[ SPOILER ALERT: This entire post covers important season four plot points of "Mad Men." ]

From its beginning, "Mad Men" has been one of the most critically acclaimed shows of all time. And for good reason. It's smart, moody, attentive to detail, and depicts a range of tragically flawed characters you can't take your eyes off of. It's a master class in motion picture storytelling. It's strikingly original, and always plays against your expectations.

But then, earlier this season, "Mad Men" introduced a character straight out of a horrible, hackneyed sitcom. She was your classic Batty Old Woman character. She did her job with a put-upon sigh; she was barely able to perform the tasks of said job, and we were meant to laugh at her ineptitudes and failings; she said exactly what was on her mind, which was usually just south of appropriate. Her glasses and wig were just a notch too big to be taken seriously. She was even given a silly name - Miss Blankenship.


Everything about this character screamed "jumping the shark!" She was comic relief in a way we'd never seen -- or, frankly, asked for -- on this show. Tonally, she didn't fit in with the series. She was an overworked Neil Simon derivative, akin to The Dumb Blonde.

Here's a typical Blankenship scenario: A character waltzes into Don Draper's office. Don and the character begin to have a conversation. A second and a half later, Miss Blankenship's voice comes in over the buzzer announcing, "Mister Draper, [character name] is here to see you." Don rolls his eyes, and the conversation continues. Like I said, the stuff of bad sitcoms.

But it worked. It shouldn't have worked, but it did. Why? Why didn't this character signal the beginning of the creative decline of "Mad Men," as she would on any other show?

A cynic might say that the "Mad Men" audience drank the kool-aid a long time ago, and they'll give their darling show a pass on anything. This may prove to be true eventually, but it's not true yet. Season four is proving to be the series' strongest yet. Fan enthusiasm is well warranted.

One reason this character may have worked is precisely because she didn't belong. She was a new and unexpected brand of comic relief for the show. We never would have thought a show like "Mad Men" would drop the "ill-timed intercom gag" on us.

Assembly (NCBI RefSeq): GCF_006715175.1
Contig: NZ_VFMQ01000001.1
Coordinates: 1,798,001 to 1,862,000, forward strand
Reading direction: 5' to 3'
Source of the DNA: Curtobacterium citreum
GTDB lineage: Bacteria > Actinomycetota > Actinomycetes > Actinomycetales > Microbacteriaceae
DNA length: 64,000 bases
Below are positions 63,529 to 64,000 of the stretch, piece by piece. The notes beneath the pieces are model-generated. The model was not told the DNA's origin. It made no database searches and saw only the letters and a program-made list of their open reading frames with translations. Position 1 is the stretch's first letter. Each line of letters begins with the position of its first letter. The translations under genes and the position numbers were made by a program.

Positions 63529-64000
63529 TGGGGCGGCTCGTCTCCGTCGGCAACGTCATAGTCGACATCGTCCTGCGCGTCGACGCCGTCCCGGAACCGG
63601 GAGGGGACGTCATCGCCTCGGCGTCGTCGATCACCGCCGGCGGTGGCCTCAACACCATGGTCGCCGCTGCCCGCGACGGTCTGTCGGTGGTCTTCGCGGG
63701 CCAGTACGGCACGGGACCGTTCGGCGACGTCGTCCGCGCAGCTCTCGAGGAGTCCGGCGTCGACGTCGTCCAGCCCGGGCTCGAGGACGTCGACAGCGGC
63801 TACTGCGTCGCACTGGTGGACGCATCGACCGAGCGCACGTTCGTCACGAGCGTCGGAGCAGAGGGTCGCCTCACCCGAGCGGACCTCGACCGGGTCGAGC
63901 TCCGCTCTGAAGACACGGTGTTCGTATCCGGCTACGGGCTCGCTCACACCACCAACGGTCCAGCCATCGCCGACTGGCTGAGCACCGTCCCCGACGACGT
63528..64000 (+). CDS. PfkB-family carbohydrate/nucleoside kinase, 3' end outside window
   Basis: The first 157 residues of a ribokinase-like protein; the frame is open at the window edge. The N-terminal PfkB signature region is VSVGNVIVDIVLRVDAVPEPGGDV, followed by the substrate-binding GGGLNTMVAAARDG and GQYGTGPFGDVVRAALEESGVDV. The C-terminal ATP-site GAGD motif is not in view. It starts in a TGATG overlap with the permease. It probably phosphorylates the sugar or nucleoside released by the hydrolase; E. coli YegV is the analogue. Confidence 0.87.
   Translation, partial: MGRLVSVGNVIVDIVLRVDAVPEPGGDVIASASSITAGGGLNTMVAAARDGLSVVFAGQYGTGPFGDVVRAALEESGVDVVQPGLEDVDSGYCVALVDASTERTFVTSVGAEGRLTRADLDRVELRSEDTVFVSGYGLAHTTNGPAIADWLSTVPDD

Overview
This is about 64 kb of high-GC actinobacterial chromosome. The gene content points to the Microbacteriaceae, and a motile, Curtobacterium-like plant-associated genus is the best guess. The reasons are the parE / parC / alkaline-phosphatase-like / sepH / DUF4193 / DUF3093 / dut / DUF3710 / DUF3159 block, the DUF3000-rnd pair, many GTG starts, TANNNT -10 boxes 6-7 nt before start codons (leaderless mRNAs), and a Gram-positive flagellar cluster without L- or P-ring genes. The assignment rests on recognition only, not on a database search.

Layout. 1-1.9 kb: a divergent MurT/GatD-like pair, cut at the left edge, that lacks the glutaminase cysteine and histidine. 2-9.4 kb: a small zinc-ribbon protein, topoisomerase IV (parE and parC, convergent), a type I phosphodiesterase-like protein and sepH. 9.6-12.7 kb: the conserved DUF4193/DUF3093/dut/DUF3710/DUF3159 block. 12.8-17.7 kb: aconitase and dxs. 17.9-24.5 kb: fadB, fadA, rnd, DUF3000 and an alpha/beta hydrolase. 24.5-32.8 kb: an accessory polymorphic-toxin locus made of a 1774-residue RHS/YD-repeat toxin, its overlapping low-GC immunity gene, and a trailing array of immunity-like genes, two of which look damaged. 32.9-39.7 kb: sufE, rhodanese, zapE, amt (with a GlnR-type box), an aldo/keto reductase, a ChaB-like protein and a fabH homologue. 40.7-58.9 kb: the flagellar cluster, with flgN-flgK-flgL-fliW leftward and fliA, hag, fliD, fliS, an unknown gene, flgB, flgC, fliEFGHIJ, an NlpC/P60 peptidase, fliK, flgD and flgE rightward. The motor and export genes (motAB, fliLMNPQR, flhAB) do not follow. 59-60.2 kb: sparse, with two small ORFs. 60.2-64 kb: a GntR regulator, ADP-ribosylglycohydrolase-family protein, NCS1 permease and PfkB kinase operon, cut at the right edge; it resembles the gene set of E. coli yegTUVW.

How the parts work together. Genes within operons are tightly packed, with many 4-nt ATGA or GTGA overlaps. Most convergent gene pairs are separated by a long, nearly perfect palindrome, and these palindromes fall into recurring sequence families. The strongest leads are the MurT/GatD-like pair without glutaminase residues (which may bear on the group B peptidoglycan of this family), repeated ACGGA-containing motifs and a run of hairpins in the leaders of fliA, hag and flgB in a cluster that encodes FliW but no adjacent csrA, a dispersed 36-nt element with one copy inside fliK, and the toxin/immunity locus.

But that sells the show and the character a bit short.

For me, this character fell into place when Don delivered a particular line about her. Another character asked Don why he hadn't replaced Miss Blankenship yet. Don responded that Miss Blankenship was exactly the person Joan knew he needed. And now I'm going to take this opportunity to put up a bunch of pictures of Christina Hendricks as Joan.


Joan is the secretarial manager in the advertising firm that is the show's setting, so it was her decision to place Miss Blankenship as Don's new secretary earlier this season. Don's previous secretary -- young, pretty and vulnerable -- was forced to leave her job after Don took advantage of her. Joan's decision to assign Miss Blankenship to Don not only took away the "young and pretty," but added a dose of surly. Just what Don needed, indeed.

The reason critics, if not a wide audience, love "Mad Men" is because it's so carefully structured. Nothing happens in the storylines that doesn't come out of, and relate back to, the characters. Miss Blankenship wasn't there simply to give us some brainless laughs. She was there to make us consider the cleverness of Joan, the resigned acceptance of Don, and the casual rudeness the other characters demonstrate in the face of the elderly.


Then came the matter of Miss Blankenship's death. Even here, the writers dispatched with her in a classic hack-sitcom manner. A character was talking to Miss Blankenship, unaware that she was already dead. Getting no response, the character tapped Miss Blankenship on the shoulder, at which point her body slumped over in her chair, head thumping against the desk. How many times have we seen a character talking to someone he or she didn't know was dead, only to be hilariously shocked by the revelation? Too many to count.

As the sequence continued, a small team of office employees went about getting rid of the body in the background, while in the foreground Don conducted a Big Important Business Meeting. Don had to maintain his composure in the face of his clients, while he observed the chaotic handling of Miss Blankenship's body directly behind them. Again, the stuff of bad sitcoms. The only way to make this scenario more cliched would be to have Don on a date with two different women... in the same restaurant... at the same time!!